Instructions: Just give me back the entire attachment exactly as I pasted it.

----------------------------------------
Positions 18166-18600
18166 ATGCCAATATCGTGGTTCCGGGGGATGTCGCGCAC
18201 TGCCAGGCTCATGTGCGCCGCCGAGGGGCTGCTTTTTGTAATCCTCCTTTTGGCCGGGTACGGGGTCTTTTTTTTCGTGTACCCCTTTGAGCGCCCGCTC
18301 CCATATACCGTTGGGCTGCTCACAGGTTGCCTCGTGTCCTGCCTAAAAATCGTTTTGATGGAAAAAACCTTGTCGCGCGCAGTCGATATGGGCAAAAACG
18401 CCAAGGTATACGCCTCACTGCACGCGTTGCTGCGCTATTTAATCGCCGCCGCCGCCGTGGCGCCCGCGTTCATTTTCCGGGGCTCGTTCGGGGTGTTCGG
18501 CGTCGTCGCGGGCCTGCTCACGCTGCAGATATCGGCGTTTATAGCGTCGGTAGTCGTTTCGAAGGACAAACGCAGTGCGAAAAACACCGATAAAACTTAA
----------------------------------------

Positions 18166-18600
18166 ATGCCAATATCGTGGTTCCGGGGGATGTCGCGCAC
18201 TGCCAGGCTCATGTGCGCCGCCGAGGGGCTGCTTTTTGTAATCCTCCTTTTGGCCGGGTACGGGGTCTTTTTTTTCGTGTACCCCTTTGAGCGCCCGCTC
18301 CCATATACCGTTGGGCTGCTCACAGGTTGCCTCGTGTCCTGCCTAAAAATCGTTTTGATGGAAAAAACCTTGTCGCGCGCAGTCGATATGGGCAAAAACG
18401 CCAAGGTATACGCCTCACTGCACGCGTTGCTGCGCTATTTAATCGCCGCCGCCGCCGTGGCGCCCGCGTTCATTTTCCGGGGCTCGTTCGGGGTGTTCGG
18501 CGTCGTCGCGGGCCTGCTCACGCTGCAGATATCGGCGTTTATAGCGTCGGTAGTCGTTTCGAAGGACAAACGCAGTGCGAAAAACACCGATAAAACTTAA